The latest release of Mozilla’s open-source web browser, Firefox 54, now supports multiple content processes. This has marked improvement in terms of speed, reliability, and responsiveness of the browser. Mozilla is calling Firefox 54 as the best Firefox ever. It’s now available for download for various platforms.
Nick Nguyen, VP of Firefox division at Mozilla, yesterday announced the release of Firefox 54, which the company is selling as the best Firefox ever. That’s because they have implemented multi-processing in their web browser – a feature which assigns the workload to different processes on the machine.
Mozilla has been developing the Firefox multiprocess feature, known as Electrolysis or E10S, which has been named after a chemical process which breaks water molecules into their components.
Although E10S is in development for years, the open source Foundation first glimpsed E10S with the release of Firefox 48 last year, where around 400-700% increase in the responsiveness was observed. However, the initial rollout was made to a limited number of users.
The initial E10S implementation separated Firefox UI as one process and added one content process. Later, Mozilla added a limited number of compatible Firefox add-ons as separate processes in Firefox 49 along with the spreading E10S rollout.
With E10S-multi, Firefox now supports up to four processes (can be changed by the users) capable of handling the web content across all the browser tabs. Mozilla is calling E10S as the biggest change in their Firefox codebase ever. Having more than one process in the working assures something wrong happening with one browser tab won’t affect the others.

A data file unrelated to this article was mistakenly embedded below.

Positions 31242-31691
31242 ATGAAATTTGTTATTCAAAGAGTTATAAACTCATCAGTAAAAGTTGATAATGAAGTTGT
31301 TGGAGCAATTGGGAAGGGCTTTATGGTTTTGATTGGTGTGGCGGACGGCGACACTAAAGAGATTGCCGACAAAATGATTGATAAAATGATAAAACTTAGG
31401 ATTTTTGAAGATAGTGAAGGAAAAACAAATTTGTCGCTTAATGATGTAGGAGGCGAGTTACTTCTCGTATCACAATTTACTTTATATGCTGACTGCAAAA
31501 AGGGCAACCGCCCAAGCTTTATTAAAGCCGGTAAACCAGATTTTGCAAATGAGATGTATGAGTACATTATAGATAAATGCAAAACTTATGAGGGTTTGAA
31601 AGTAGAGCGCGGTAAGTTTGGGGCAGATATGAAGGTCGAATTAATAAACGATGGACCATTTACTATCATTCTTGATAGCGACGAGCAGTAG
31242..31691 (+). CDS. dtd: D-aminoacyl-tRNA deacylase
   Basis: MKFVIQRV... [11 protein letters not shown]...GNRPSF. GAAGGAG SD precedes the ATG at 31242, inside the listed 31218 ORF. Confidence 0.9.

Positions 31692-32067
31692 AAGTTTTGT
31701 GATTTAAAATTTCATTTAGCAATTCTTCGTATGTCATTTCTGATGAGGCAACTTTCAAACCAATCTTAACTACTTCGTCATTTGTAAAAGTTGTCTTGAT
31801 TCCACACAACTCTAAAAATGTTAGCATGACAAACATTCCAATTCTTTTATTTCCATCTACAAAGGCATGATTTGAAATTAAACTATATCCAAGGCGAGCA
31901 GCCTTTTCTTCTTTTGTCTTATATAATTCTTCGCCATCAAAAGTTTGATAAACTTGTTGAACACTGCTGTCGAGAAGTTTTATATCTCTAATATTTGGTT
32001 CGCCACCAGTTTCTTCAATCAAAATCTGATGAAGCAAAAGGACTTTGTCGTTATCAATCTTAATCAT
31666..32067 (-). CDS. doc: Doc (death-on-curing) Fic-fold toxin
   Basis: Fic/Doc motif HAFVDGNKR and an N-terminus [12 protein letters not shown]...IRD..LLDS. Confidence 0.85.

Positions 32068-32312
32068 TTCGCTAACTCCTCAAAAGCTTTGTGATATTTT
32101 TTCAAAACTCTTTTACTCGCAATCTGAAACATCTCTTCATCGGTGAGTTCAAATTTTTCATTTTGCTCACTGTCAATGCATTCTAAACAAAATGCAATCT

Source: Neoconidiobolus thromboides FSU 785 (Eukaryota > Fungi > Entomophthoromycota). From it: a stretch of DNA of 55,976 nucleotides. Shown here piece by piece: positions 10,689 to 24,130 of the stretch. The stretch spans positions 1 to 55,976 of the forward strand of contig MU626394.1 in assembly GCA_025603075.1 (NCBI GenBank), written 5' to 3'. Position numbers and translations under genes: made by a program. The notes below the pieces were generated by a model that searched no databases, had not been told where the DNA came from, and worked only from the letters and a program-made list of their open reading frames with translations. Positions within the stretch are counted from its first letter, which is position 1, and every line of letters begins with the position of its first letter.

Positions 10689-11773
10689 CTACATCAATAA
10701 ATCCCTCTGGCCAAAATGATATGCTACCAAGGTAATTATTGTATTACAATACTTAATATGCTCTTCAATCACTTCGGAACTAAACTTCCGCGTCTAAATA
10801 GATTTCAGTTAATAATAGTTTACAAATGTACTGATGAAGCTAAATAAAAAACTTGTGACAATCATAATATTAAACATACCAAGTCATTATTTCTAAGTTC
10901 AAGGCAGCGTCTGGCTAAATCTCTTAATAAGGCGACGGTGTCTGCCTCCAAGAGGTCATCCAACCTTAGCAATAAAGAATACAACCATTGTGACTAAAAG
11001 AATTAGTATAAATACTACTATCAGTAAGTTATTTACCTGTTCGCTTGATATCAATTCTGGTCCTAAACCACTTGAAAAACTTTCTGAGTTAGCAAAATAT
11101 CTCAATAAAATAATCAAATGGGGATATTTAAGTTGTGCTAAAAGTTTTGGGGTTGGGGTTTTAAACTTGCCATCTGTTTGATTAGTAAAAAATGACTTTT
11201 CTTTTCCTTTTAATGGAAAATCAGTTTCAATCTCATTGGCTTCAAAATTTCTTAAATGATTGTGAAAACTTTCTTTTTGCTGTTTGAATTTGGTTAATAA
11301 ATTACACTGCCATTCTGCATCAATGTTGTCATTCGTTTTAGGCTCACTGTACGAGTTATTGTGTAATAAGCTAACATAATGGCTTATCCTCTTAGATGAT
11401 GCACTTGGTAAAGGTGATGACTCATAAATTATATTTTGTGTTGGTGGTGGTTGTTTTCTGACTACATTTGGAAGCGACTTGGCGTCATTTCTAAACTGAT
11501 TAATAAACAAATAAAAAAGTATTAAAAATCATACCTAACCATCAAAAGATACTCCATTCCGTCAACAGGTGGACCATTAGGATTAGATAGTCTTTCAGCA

The development team already rectified a major concern in the past, that more processes would lead to more memory usage, by developing a method called MemShrink to reduce RAM usage.
A Mozilla spokesperson told VentureBeat the multiple content processes support is yet to reach around half of Firefox users. Visit about:support using the address bar to check if you are the part of the current Electrolysis rollout. It’ll say “1/1 (Enabled by default)” under the Multiprocess Windows line item.
The development team has plans to make add-ons and extensions as sandboxed processes after they finish the rollout of multi-process E10S to all the users.
According to Nguyen, the open source web browser runs with ease on machines having a scarcity of memory and the goal is to achieve a “just right” balance between speed and memory usage. The development team ran tests to see how Firefox performs in terms of memory usage.
In his blog post, Nguyen also highlighted Project Quantum, he said that people would see some “big jumps in capability and performance” of the web browser across different platforms by the end of this year.
Apart from various under the hood changes, Firefox 54 also comes with a set of visible changes including a simplified download button and download status panel and the inclusion of Burmese language on Firefox desktop. On Firefox for Android, improvements have been made regarding browser sync performance and playback of audio/video content in the web browser along with the addition of Bulgarian and Kabyle languages.
Firefox 54 is now available for download for Windows, MacOS, and Linux. For Android, you can head over to the Google Play Store.
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